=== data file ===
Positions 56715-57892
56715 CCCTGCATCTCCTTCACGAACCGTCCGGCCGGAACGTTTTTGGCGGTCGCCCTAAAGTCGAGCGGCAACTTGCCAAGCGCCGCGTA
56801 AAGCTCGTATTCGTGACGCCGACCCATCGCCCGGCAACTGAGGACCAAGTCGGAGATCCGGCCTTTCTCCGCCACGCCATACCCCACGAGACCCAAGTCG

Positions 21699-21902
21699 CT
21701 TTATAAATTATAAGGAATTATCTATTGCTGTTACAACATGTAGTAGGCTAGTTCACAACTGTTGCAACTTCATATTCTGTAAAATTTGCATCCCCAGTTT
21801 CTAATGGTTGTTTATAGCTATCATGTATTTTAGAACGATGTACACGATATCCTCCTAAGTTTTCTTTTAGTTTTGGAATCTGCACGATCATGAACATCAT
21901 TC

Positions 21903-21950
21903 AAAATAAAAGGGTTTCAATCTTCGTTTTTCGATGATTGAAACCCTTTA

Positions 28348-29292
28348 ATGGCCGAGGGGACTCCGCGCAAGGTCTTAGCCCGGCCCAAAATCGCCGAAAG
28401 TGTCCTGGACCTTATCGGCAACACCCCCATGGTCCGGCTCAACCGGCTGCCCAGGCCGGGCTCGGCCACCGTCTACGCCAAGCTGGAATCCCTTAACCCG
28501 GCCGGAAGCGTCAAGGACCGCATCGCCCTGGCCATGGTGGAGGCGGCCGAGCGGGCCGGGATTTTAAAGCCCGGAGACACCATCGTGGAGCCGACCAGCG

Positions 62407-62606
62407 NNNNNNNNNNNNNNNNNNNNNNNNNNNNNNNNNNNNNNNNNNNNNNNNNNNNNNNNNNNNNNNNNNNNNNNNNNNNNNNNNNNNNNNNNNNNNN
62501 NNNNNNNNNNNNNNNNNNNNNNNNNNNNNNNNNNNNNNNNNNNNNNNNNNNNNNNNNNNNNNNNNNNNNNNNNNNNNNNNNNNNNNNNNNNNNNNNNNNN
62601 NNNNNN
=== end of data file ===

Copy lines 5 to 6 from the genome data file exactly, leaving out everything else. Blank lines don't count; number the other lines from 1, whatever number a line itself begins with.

21699 CT
21701 TTATAAATTATAAGGAATTATCTATTGCTGTTACAACATGTAGTAGGCTAGTTCACAACTGTTGCAACTTCATATTCTGTAAAATTTGCATCCCCAGTTT